Flu-like symptoms actually were signs of a heart attack – her first of two
By Suzanne Marta, American Heart Association News
Between her nausea, chills and profuse sweating, Liz Johnson thought she was coming down with the flu.
The seventh-grade math teacher struggled through the rest of her 90-minute teaching block before heading to her home in North Lima, Ohio.
Her husband, Steve, was traveling for business, so Liz – then 39 – stopped at an urgent care clinic hoping to get some medication before going home. Doctors did an electrocardiogram to measure the electrical activity of her heartbeat. When the test came back abnormal, she was advised to go to a hospital emergency room for more tests.
"I'm just stressed out," she told them. "My husband travels and I've got three kids."
Liz was admitted to the hospital overnight, with a cardiac catheterization procedure scheduled for the next day. She figured doctors were just being extremely cautious.
The test showed a total blockage of one of her main coronary arteries. She was having a heart attack.
"It was hard to even grasp what had happened," Steve said. "She had had a heart attack and we had no idea why."
Liz never had high blood pressure or high cholesterol and didn't have a family history of heart disease. She ate a heart-healthy diet and exercised regularly.
"I never thought healthy people could have a heart attack," she said.
A cardiologist later diagnosed Liz as having had a spontaneous coronary artery dissection, or SCAD. Blood accumulated between the layers of the artery wall, causing it to bulge and block blood flow.
In Liz's case, the blockage was severe enough to cause a heart attack, with symptoms that can range from chest pain to a cardiac arrest. For people with SCAD who have a partial blockage, symptoms can include shortness of breath, a rapid heartbeat, sweating, nausea and fatigue.
SCAD is rare and can occur at any age, but those who experience it are most often women who are otherwise healthy and between age 30 and 50.
Liz was referred to specialists at a Cleveland hospital about an hour away. Additional testing failed to confirm what caused the SCAD. She was treated with medication to reduce her risk for future heart attacks and told to avoid extreme exertion, lifting anything over 35 pounds and riding roller coasters.
Her doctor told her there was a 10% chance of another SCAD within a year. If it didn't happen, she faced only a 1% chance of recurrence.
"Once I hit the one-year mark, I was ecstatic," she said.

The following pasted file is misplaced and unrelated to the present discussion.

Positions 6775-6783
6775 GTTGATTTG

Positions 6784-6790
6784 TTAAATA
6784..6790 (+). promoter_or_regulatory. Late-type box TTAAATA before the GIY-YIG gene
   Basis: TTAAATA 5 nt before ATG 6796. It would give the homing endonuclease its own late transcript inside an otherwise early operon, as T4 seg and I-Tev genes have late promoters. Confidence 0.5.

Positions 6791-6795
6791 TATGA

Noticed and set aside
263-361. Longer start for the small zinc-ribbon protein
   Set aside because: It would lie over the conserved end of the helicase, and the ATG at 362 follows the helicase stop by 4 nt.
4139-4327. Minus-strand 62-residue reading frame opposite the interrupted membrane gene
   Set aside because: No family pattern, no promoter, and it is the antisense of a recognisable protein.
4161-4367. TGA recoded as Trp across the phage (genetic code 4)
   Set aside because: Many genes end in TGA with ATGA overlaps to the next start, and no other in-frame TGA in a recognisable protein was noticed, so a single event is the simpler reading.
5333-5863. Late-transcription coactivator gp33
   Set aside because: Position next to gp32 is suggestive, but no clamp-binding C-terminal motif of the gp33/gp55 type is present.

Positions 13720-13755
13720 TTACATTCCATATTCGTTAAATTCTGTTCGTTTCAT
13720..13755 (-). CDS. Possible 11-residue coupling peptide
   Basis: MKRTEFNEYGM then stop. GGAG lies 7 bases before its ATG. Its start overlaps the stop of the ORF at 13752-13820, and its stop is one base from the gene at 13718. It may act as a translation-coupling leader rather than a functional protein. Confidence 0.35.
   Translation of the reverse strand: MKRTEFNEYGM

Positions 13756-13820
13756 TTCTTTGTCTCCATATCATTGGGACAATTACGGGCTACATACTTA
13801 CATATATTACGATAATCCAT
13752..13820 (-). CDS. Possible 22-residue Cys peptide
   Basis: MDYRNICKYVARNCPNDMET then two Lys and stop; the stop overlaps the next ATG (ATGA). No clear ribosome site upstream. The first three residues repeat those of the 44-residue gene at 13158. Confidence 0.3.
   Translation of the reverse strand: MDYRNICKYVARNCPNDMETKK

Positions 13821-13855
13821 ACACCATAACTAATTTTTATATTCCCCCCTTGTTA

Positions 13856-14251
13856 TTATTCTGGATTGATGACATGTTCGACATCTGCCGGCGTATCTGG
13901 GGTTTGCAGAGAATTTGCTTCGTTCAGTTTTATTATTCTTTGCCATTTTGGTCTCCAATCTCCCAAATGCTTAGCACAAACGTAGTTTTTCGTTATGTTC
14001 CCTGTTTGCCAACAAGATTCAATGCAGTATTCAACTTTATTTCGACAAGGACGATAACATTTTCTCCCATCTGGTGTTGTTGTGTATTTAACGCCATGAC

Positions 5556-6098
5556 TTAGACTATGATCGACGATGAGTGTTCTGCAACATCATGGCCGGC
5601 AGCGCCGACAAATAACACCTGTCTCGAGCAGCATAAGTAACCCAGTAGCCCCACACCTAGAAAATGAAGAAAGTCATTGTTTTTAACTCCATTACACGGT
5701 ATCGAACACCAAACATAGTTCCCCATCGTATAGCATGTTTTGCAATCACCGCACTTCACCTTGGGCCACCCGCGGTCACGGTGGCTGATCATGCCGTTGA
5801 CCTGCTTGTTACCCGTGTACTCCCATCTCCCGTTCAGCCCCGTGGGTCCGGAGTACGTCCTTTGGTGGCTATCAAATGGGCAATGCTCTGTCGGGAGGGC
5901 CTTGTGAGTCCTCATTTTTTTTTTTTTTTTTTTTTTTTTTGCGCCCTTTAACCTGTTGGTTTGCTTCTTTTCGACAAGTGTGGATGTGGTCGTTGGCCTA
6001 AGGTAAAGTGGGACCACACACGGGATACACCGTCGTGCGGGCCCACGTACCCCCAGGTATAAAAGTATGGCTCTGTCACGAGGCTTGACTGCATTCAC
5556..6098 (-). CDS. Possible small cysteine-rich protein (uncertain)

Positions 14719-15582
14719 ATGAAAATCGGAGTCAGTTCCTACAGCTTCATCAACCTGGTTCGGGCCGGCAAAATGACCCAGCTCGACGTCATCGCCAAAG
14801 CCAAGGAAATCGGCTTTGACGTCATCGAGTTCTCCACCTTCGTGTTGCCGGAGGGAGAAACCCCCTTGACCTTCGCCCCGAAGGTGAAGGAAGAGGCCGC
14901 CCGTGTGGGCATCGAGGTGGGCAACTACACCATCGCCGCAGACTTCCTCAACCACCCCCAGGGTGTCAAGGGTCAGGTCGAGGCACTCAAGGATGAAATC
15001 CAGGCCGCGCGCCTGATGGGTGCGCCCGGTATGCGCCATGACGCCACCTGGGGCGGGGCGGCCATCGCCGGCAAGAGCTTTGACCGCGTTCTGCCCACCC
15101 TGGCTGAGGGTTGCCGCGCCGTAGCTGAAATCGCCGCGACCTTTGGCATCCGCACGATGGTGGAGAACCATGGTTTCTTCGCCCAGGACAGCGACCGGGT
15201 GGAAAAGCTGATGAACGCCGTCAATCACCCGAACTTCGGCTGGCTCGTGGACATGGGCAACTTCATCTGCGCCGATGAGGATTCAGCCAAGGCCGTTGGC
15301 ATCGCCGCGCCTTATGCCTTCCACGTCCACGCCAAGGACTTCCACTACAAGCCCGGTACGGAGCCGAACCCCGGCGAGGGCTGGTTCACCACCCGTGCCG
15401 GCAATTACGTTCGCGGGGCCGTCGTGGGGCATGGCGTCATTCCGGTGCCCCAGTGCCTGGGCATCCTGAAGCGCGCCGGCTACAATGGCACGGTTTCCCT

But in October 2017, 18 months after her first SCAD, Liz woke up in the middle of the night with a tightness in her chest. Still feeling uncomfortable that morning, she drove herself to the hospital to get it checked out while her husband took the kids to church.
"I was joking with the nurses that I had a wine tasting party to go to later," she said. "I felt fine otherwise, it was just a little bit of chest tightness."
Tests showed she was having another heart attack.
Liz was sent by ambulance to the same hospital in Cleveland. A catherization procedure didn't show any blockages, but while the doctor was out of the room to update Steve, Liz suddenly felt an excruciating pain.
"It was a level 10 pain," she said. "I thought I was going to die."
Liz was having another SCAD. This time, a team of specialists consulted on what to do. Another stent was too risky. So was bypass surgery, based on the location of the tear. Ultimately, they used a balloon pump to reopen the blockage and allow her artery to heal. She spent two weeks in intensive care.
"After the second time, we realized nothing is ever going back to normal," Steve said. "This is going to be a chronic condition that will have to be managed for the rest of her life."
Fifteen months later, the toll of the second SCAD became clearer.
Damage from the second heart attack caused systolic heart failure. Her left ventricle is unable to contract normally, limiting her heart's ability to pump efficiently. Doctors were concerned about her risk of cardiac arrest, so they placed an implantable cardioverter defibrillator to restore a healthy rhythm if needed.
"It's my smoke detector with a sprinkler system," she said, laughing.
Last year, she began a new formula of medications to reduce strain on her heart. They've worked so well that her heart, which had enlarged, is back to its regular size and with improved efficiency.
She's also retired from teaching to take care of her kids – and herself – full-time.
In the years since her first SCAD, she's undergone therapy to help her process post-traumatic stress and has focused on gratitude.
"Mentally, I've always been a pretty positive person," she said, "but now, as cliché as it sounds, I appreciate everything even more."
She's also more willing to take any health concerns to her doctor.
"As a mom, you think, 'I'm too busy for this, it'll go away,'" she said. "If there's that little person on your shoulder saying, 'Something is wrong,' go to the ER and get checked. It could save your life."
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